THERE’S A STORM inside Brooklyn Whelan’s head. The born and raised Sydney artist, who paints mainly in acrylic, has a singular focus: the sky. In tilting his gaze upwards, Brooklyn is on a mission to re-imagine the landscape medium.
Sitting somewhere “on the fence between abstract and realism”, Brooklyn creates electric skyscapes; swirling masses of cloud broken up with angular intrusions of colour. Informed by his previous forays into the loose and fluid world of street art, Brooklyn – who now “prefers the grip of the canvas” to public walls – works without “any guidance”.
When asked to detail where his skyscapes originate from, he points simply to the middle of a blank canvas and notes that his pieces “take their own twists and turns”. Using broad, acrylic brushstrokes that give rise to organic shapes and movement, Brooklyn’s painting are conjured from a natural, “subconscious” state. Both their content and their creation mirror the artist’s fascination with the experience of watching a storm take shape and unfurl overhead.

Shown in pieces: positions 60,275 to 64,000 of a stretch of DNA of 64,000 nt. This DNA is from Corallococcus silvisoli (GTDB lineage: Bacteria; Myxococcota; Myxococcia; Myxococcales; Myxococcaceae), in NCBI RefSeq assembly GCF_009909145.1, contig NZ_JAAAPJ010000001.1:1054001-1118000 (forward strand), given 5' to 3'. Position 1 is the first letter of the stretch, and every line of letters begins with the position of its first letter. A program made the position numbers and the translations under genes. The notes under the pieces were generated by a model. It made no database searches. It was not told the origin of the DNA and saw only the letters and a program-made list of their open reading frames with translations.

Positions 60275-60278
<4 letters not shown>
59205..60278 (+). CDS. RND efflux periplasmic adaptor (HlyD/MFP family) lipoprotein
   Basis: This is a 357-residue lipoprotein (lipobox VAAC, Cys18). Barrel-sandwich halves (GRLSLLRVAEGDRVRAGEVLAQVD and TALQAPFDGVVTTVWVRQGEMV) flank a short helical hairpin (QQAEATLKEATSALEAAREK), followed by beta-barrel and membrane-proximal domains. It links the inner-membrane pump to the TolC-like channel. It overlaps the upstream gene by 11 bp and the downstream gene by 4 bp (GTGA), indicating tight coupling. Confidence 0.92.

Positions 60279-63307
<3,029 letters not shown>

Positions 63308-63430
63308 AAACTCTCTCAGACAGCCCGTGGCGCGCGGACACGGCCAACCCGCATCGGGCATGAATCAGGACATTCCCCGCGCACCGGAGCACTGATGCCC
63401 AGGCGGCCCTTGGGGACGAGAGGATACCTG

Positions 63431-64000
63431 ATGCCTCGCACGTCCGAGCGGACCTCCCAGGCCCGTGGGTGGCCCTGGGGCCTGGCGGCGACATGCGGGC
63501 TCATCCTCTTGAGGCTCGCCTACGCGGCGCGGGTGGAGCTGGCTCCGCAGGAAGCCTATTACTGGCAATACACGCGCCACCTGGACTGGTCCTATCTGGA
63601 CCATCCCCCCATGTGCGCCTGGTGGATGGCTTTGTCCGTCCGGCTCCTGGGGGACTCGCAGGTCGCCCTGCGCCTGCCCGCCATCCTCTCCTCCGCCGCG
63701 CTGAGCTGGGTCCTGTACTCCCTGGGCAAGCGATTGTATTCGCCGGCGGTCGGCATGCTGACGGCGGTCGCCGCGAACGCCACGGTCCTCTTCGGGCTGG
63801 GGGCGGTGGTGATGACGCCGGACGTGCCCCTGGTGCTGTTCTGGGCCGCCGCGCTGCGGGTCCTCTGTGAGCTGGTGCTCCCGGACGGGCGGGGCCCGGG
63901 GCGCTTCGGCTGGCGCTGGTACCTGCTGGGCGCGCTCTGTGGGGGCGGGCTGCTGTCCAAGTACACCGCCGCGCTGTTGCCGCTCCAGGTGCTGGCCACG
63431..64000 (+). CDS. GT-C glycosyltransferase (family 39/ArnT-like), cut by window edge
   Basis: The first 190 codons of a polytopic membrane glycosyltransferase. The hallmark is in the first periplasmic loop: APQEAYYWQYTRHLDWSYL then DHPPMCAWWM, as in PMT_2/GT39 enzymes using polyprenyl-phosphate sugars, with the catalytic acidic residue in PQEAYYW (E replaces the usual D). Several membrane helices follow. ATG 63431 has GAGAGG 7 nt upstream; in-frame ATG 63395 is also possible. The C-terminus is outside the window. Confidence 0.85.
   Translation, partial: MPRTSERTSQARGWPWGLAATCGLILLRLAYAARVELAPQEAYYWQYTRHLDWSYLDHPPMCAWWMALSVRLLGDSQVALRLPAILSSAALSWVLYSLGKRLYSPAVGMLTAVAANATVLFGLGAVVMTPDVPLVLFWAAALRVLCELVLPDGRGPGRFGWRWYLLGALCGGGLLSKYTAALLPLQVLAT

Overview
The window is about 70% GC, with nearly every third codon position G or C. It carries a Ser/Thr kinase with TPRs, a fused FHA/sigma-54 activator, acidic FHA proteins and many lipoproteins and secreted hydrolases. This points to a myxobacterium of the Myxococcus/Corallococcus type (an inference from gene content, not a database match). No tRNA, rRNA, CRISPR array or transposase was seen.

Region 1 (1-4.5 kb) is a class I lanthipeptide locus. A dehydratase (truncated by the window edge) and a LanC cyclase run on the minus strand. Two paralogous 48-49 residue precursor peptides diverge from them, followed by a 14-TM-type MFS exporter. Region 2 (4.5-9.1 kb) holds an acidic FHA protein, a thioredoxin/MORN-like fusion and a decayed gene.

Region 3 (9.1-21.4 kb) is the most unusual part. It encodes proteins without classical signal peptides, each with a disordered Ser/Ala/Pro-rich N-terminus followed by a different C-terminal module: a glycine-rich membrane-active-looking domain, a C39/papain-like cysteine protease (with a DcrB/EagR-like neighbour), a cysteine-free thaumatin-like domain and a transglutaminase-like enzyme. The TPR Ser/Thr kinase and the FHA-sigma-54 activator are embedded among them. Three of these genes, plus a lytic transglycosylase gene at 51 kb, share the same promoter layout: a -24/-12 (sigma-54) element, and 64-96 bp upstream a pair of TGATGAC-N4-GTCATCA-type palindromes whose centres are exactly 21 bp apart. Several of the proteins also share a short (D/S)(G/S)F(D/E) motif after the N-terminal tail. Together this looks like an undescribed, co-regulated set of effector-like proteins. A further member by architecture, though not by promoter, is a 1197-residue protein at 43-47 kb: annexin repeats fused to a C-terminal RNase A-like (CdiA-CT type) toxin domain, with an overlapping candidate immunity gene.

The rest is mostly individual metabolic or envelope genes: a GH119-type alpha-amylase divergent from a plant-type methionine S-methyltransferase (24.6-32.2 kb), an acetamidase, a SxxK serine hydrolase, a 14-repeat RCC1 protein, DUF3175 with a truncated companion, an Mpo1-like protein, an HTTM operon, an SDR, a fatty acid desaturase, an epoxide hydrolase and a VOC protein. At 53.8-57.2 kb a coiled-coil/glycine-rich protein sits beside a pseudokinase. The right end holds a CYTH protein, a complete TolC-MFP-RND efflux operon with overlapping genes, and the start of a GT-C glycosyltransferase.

“I love the power and romance of the storm,” Brooklyn says. “You stand out in the park and let this thing roll over you.”
The artist cites John Martin’s apocalyptic oil landscapes as a major influence on his work – but despite the influence of natural forces and 18th-century paintings, there is an undeniable futuristic streak to Brooklyn’s created worlds; the sense of the organic being influenced by the human hand. Clouds are not just clouds in Brooklyn’s works; rather, rising plumes seem indicative of an explosion nearby. Brightly coloured smoke acts not as a trick of sunlight, but as an abstract ode to pollution. Experimenting with neon light installations and using spray paints and oils for sharp pink lines that cut jaggedly through clouds, many of the artist’s compositions hold hi-tech, sci-fi qualities. These blazing skies contain the sort of sunrise you might wake up to if you lived in the Blade Runner universe.